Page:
Crowdsourcing a cure for my brain cancer

November 1, 2012

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Digital artist Salvatore Iaconesi, an engineer, artist, hacker and 2012 TED fellow who teaches interaction and digital design at Sapienza University of Rome, Italy, hacked his medical records to put them online on his site artisopensource.net/cure in a global search for the best treatments, New Scientist reports.

 What happened?

It’s been incredible. I have been able to become an expert in… read more

Just add water: a portable hydrogen fuel cell

January 25, 2013

A close-up of spherical silicon nanoparticles about 10 nanometers in diameter. In Nano Letters, UB scientists report that these particles could form the basis of new technologies that generate hydrogen for portable power applications. (Credit: Swihart Research Group/University at Buffalo)

Battery dead in the middle of a phone call and you left your charger home, or worse, you’re on a camping trip. Sound familiar?

No prob, just grab some nanosilicon powder, mix with water, and zap: instant hydrogen fuel to generate recharge current — thanks to University at Buffalo researchers, who have discovered that super-small particles of silicon react with water to produce hydrogenread more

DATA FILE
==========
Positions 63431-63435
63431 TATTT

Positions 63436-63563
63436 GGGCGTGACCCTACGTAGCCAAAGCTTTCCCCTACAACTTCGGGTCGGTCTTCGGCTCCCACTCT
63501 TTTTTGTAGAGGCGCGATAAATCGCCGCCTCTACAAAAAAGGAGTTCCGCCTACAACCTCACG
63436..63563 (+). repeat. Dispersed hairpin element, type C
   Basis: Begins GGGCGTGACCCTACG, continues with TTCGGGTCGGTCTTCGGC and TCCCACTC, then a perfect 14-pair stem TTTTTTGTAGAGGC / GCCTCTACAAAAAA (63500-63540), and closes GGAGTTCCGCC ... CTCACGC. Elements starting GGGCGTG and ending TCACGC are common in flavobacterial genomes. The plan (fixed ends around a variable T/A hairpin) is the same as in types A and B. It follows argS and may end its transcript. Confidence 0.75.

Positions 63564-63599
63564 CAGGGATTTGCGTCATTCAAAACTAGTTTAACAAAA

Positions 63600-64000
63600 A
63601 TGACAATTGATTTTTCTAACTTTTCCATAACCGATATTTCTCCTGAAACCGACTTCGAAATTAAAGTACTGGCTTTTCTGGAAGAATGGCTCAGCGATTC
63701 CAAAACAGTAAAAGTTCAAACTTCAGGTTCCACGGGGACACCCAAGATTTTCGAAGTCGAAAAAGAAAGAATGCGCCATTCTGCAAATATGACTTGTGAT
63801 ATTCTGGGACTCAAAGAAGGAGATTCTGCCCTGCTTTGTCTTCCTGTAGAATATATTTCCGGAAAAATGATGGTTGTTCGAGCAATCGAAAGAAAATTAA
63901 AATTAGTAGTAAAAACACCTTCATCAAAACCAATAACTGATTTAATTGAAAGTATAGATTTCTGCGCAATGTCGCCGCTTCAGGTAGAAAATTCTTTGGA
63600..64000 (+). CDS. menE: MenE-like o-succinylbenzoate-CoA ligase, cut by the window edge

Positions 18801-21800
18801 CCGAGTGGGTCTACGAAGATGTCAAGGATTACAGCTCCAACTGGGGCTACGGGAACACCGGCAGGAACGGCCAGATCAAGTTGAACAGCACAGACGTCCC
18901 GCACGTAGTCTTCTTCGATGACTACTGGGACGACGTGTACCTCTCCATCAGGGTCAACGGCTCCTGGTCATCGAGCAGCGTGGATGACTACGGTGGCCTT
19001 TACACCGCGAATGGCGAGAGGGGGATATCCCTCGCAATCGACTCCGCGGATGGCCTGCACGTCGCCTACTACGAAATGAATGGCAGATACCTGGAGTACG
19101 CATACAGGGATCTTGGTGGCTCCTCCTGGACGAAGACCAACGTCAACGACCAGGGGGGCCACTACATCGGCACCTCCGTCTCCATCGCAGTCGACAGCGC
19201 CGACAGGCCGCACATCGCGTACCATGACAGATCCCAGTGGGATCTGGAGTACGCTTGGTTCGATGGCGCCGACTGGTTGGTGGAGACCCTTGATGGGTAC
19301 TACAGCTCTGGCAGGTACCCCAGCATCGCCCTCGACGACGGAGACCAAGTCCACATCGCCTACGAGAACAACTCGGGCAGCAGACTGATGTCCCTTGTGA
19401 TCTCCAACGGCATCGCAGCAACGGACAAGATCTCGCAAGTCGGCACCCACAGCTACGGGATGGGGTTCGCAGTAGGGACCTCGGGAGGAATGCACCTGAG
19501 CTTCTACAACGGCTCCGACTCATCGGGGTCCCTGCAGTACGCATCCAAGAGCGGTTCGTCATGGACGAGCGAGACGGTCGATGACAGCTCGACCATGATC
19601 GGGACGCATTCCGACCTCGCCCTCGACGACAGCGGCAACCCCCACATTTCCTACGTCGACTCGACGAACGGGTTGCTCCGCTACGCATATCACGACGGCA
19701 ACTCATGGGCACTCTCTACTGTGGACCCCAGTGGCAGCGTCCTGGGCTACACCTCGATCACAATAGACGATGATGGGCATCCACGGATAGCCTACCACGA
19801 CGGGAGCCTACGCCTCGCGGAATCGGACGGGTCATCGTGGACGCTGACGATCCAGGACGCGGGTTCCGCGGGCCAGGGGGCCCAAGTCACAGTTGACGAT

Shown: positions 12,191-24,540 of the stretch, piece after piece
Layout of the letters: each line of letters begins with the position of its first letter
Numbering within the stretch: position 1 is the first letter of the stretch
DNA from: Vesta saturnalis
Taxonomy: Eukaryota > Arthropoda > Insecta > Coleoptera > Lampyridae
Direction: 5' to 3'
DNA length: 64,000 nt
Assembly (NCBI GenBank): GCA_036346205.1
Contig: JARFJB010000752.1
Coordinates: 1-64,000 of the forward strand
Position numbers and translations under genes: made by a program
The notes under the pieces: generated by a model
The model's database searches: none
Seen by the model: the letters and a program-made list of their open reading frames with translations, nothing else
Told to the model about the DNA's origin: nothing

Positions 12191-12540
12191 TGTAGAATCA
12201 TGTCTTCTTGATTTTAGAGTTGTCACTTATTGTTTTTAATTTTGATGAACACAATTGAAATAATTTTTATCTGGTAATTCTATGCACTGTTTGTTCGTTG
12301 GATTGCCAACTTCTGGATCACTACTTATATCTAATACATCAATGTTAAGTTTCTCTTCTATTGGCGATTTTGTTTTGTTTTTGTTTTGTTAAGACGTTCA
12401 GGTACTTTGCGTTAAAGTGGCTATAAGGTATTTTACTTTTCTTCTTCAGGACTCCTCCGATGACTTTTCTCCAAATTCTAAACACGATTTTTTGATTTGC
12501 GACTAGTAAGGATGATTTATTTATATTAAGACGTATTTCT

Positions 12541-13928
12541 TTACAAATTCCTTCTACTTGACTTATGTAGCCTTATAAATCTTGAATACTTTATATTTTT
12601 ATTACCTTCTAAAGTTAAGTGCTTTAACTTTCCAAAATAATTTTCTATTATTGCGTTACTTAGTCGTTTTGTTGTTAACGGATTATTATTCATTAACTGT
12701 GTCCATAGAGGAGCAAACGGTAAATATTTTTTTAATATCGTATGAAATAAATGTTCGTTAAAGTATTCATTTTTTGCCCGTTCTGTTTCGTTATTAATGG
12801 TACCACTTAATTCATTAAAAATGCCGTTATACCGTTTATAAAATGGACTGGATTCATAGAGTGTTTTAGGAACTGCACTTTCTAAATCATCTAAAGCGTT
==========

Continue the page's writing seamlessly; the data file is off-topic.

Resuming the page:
NASA video on LENR (low energy nuclear reactions), a clean form of nuclear energy

January 13, 2012

NASA Langley Research Center posted Thursday (but has not announced) a new video on NASA research on LENR (low energy nuclear reactions), entitled “Method for Enhancement of Surface Plasmon Polaritons to Initiate & Sustain LENR.”

The research focuses on “another way of producing energy-efficient nuclear power,” says NASA Senior Research Scientist Joseph Zawodny, featured in the video (posted on YouTube by KurzweilAI). “This other form of nuclear power releases… read more

Can we trust robots? Better question: can robots trust us?

August 24, 2014

https://twitter.com/hitchBOT

Ask HitchBOT, a charismatic robot who just hitchhiked its way across Canada from Halifax, N.S. to Victoria, B.C. — a three-week journey of more than 6,000 km (3728 miles) — accepting 18 rides from total strangers and tweeting its progress to its 35,100 followers.

@HitchBOT used GPS and a 3G cellphone wireless connection feeding to a map with its position. It has… read more

Automated drug design using synthetic DNA self-assembly

Reducing the time required to create and test cancer and other medications
December 6, 2012

A collection of pharmaceutical molecules is shown after self-assembly. The detail shows a single molecule, made up of strands of DNA, a therapeutic agent and other components that improve its ability to target cancer. (Credit: Parabon NanoLabs)

Using a simple “drag-and-drop” computer interface and DNA self-assembly techniques, Parabon NanoLabs researchers have developed a new automated method of drug development that could reduce the time required to create and test medications, with the support of an NSF Technology Enhancement for Commercial Partnerships grant.